A team of scientists from the Sichuan University’s West China Hospital in Chengdu will begin the first CRISPR human trial for lung cancer patients in August of this year.
Patients who have failed to respond to treatments—who still haven’t gotten well even after undergoing chemotherapy, radiation therapy, and other treatments—were chosen to take part in the CRISPR trial.
Scientists plan to take T cells from patients and use the CRISPR-Cas9 technique to edit out the PD-1 gene. PD-1 regulates T cells’ immune response and prevents them from attacking healthy cells. The team will then multiply the modified samples in the lab before reintroducing them to the patients’ bloodstream, in the hopes that they’ll target parts of the patient’s body affected with cancer.
A biotechnology company will validate the cells before they’re reintroduced into the patient to make sure only PD-1 was edited out.
There are still some researchers who have reservation about the method, like Timothy Chan, an immunotherapy researcher from the Memorial Sloan Kettering Cancer Center in New York City.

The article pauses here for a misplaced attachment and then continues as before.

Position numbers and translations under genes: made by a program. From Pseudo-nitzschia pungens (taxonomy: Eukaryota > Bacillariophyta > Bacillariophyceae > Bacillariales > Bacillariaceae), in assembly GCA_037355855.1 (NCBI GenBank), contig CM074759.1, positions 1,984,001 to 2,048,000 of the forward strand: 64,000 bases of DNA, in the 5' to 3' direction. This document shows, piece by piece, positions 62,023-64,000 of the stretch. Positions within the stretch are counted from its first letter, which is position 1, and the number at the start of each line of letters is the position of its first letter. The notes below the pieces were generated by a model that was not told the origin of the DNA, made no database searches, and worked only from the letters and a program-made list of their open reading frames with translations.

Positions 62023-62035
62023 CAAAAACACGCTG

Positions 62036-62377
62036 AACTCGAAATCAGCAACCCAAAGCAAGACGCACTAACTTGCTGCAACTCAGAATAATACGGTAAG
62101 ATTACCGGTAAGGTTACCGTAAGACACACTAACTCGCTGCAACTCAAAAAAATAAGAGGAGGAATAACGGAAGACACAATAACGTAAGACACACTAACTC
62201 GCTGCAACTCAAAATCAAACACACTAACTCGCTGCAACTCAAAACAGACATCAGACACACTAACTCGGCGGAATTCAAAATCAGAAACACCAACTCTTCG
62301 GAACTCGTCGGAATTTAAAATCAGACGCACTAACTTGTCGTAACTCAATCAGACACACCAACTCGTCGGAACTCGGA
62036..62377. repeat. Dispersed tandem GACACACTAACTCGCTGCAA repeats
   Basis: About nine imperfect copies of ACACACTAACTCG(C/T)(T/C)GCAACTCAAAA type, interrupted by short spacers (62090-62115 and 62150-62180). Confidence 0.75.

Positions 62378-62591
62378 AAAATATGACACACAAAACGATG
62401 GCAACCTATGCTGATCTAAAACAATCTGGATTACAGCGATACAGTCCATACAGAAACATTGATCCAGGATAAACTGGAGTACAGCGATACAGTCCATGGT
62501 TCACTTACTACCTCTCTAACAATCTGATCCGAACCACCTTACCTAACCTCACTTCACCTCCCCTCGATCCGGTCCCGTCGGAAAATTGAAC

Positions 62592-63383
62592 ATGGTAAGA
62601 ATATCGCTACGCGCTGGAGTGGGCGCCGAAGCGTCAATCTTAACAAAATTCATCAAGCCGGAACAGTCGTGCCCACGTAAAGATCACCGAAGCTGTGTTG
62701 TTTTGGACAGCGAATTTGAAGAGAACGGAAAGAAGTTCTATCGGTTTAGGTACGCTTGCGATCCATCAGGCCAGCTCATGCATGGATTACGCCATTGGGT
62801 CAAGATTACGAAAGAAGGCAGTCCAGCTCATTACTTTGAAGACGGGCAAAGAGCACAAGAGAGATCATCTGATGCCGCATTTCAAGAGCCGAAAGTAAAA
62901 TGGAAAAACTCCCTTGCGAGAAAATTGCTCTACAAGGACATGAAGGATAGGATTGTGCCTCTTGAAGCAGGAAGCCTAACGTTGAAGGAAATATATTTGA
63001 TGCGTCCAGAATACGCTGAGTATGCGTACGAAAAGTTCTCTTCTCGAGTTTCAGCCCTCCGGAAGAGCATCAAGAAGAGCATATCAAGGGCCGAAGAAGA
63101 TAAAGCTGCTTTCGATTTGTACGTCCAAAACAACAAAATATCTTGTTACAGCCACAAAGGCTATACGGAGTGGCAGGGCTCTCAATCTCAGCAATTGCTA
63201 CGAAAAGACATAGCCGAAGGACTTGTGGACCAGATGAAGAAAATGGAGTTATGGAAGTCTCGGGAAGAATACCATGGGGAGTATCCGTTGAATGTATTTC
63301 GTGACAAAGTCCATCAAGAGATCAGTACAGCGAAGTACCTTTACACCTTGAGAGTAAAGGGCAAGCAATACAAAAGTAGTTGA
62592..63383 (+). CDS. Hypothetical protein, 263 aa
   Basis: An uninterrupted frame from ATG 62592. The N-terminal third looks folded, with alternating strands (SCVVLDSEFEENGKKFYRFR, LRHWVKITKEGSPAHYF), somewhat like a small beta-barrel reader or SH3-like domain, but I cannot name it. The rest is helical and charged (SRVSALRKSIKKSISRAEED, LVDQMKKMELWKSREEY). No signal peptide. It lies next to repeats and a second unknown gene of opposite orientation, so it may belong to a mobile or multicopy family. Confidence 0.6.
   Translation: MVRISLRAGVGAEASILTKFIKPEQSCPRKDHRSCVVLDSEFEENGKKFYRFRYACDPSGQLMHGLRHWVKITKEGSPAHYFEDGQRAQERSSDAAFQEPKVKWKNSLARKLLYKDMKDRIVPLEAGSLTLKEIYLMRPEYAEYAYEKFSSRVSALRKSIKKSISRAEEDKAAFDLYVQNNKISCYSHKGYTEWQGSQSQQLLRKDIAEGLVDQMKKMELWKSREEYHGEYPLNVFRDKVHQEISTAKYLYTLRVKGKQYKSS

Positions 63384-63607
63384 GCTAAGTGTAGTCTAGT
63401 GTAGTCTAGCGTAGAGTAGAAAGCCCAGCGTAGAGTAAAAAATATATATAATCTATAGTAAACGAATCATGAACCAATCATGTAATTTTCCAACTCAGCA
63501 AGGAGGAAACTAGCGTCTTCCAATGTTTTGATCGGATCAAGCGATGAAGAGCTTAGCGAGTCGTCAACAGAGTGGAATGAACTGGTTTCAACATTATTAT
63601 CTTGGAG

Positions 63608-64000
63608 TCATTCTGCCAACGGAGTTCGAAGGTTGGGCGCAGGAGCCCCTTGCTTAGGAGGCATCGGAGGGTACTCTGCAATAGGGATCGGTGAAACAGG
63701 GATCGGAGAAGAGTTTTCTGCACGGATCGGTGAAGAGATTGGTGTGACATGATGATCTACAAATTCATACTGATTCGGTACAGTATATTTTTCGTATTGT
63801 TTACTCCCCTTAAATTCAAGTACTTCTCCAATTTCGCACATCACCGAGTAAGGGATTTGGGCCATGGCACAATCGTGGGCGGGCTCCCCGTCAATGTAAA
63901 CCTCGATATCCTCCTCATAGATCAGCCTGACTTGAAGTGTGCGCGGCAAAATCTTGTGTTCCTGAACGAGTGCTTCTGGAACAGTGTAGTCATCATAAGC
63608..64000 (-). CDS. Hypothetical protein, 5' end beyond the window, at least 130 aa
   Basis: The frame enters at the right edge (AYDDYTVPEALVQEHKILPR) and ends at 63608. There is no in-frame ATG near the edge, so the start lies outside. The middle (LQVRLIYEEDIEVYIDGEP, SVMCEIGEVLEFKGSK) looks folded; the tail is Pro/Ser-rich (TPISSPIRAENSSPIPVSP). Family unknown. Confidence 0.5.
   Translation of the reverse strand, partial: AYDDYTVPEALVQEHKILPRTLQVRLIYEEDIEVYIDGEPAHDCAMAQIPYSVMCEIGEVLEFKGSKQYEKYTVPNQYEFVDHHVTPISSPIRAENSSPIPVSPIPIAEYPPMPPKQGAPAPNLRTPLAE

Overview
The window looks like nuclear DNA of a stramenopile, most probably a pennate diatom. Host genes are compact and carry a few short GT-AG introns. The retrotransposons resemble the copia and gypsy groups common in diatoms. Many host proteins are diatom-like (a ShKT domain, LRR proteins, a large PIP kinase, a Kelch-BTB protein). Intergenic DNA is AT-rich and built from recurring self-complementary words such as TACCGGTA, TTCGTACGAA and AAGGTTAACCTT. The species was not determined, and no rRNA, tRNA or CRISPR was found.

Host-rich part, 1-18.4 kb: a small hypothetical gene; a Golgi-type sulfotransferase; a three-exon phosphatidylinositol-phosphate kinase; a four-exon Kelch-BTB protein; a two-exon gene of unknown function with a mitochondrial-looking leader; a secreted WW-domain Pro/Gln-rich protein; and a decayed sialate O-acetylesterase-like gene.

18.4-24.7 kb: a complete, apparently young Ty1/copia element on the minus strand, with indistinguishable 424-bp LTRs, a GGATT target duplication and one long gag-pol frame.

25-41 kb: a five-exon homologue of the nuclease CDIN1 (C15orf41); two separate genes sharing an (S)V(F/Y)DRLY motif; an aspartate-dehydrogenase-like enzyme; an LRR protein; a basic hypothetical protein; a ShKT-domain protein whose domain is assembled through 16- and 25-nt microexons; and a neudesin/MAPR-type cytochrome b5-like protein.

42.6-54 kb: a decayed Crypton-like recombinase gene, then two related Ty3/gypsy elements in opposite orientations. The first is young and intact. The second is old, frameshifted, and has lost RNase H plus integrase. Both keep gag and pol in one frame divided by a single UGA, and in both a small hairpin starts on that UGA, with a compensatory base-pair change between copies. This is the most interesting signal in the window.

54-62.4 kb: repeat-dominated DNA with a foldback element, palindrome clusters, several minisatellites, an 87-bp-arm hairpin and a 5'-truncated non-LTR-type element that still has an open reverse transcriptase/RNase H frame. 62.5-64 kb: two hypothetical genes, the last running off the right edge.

Chan said he’s worried the cells may activate an excessive immune response that could target perfectly healthy tissues. He suggests taking T cells directly from a tumor, but the Chinese scientists said the patients’ lung cancer tumors aren’t easily accessible.
As a safety precaution, the Chinese research team will start the trial with just 10 people, and they will slowly administer increasing dosages on just one patient. This is so they can monitor the results closely and to look out for side effects.
Chinese scientists were also the first to use CRISPR editing on human embryos to repair a gene that causes fatal blood disorder, but it only worked on half the embryos.